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Friday Five: 4/3

by Amanda Brown on Friday April 3, 2020

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Ryuk ransomware continues to target hospitals, the personal information of five million hotel guests gets breached, and Italy's social security website gets hacked - catch up on the week's news with the Friday Five.

1. Best Buy Gift Cards, USB Drive Used to Spread Infostealer by Doug Olenick

A cybercriminal gang has started an attack campaign that is based on sending victims an actual paper letter mailed through the U.S. Postal Service. The letter contains a socially engineered message that thanks the victim for being a Best Buy customer and provides them with $50 Best Buy gift card and a USB drive. In order to entice recipients to insert the USB drive into their computer, the cybercriminals claim the drive contains a list of products that can be purchased with the card. According to researchers, the USB is said to be programmed to emulate a USB keyboard, and once inserted, a payload is injected and additional code is downloaded. If the USB is allowed to download JavaScript and register the infected device with the command-and-control server, the info-stealing software is able to obtain a great deal of information, including username, hostname, domain name, computer model, operating system information, and much more. Although it’s hard to pass up a seemingly free gift card in the mail, industry experts are reminding everyone to be extremely cautious, especially if it involves receiving a mysterious USB drive.

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2. Personal Details for the Entire Country of Georgia Published Online by Catalin Cimpanu

Over the weekend, personal information such as full names, home addresses, dates of birth, ID numbers, and mobile phone numbers of more than 4.9 million Georgians was published on a hacking forum. Under the Breach, a data breach monitoring and prevention service, spotted the 1.04 GB MDB (Microsoft Access database) file on the site and found that it contained almost five million records, including those of deceased citizens, as Georgia’s current population is estimated at 3.7 million. It is unclear exactly where this data came from, and if the forum user who shared the data was the one who obtained it. It was initially reported that the leak came from Georgia’s Central Electric Commission (CEC) but in a statement to ZDNet, one of the individuals sharing the data on the hacking forum clarified it was not from CEC, but declined to say where it was from. Georgian authorities and cybersecurity professionals are now investigating this breach.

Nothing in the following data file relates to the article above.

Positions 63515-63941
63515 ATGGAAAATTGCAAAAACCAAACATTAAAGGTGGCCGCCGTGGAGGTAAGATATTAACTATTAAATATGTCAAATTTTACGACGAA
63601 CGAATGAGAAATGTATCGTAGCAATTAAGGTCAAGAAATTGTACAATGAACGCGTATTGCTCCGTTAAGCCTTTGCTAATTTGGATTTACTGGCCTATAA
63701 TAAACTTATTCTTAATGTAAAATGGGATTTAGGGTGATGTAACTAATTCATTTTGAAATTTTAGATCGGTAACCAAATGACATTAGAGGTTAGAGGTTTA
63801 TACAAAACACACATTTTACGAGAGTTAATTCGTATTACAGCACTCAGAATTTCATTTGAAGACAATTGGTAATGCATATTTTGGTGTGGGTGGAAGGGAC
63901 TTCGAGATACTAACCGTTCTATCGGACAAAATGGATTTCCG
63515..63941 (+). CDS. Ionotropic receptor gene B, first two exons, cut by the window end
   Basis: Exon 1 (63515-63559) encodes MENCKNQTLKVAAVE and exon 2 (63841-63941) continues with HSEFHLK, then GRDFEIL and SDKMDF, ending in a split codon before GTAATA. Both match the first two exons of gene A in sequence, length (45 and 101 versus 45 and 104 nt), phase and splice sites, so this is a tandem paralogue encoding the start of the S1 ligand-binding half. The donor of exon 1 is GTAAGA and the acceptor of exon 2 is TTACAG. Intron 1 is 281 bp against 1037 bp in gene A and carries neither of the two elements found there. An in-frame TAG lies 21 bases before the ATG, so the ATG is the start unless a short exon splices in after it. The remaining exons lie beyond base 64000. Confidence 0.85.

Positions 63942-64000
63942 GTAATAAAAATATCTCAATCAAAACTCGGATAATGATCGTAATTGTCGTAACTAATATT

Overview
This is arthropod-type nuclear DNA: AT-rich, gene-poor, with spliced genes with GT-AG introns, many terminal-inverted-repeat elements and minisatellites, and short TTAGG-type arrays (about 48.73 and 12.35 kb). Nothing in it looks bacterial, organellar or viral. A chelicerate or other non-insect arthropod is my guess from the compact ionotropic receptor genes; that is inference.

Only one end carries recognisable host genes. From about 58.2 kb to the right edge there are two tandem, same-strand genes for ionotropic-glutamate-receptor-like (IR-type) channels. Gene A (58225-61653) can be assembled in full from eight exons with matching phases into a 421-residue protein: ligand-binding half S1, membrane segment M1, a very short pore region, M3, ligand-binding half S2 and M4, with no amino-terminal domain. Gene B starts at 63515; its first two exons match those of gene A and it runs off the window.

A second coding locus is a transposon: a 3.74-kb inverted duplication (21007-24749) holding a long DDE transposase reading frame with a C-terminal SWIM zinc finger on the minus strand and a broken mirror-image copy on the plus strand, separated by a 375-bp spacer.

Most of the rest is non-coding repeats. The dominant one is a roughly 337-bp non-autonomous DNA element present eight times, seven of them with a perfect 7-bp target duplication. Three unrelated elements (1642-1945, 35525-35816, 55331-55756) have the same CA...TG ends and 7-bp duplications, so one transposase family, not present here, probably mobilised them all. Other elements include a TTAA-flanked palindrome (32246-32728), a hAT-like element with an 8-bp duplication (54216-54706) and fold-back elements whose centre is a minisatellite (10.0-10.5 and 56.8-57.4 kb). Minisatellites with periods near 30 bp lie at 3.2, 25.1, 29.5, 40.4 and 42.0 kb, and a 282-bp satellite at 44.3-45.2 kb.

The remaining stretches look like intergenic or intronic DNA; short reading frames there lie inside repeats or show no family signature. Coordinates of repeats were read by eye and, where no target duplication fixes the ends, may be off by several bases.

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3. Ryuk Ransomware Targets More Hospitals During Coronavirus Pandemic by Duncan Riley

Amid the global COVID-19 crisis, some cybercriminal groups, such as Maze Ransomware, are publicly promising to refrain from attacking essential healthcare organizations. Ryuk ransomware, on the other hand, is continuing to target hospitals and other medical providers, and it is said that the group targeted 10 health organizations over the past month. Those 10 targets included two independent hospitals and another healthcare provider that has a network of nine hospitals throughout the United States. According to an infosecurity analyst, a U.S. healthcare provider had just been targeted by Ryuk ransomware last week. Unfortunately, Ryuk is not the only group to take advantage of this uncertain time, as a health service district in Illinois and a hospital in the Czech Republic were hit with different types of ransomware earlier this month. Colin Bastable, chief executive officer of security awareness training firm Lucy Security AG, said it best when he told SiliconANGLE, “Healthcare is the richest target for hackers, who are never going to let the proverbial crisis go to waste.”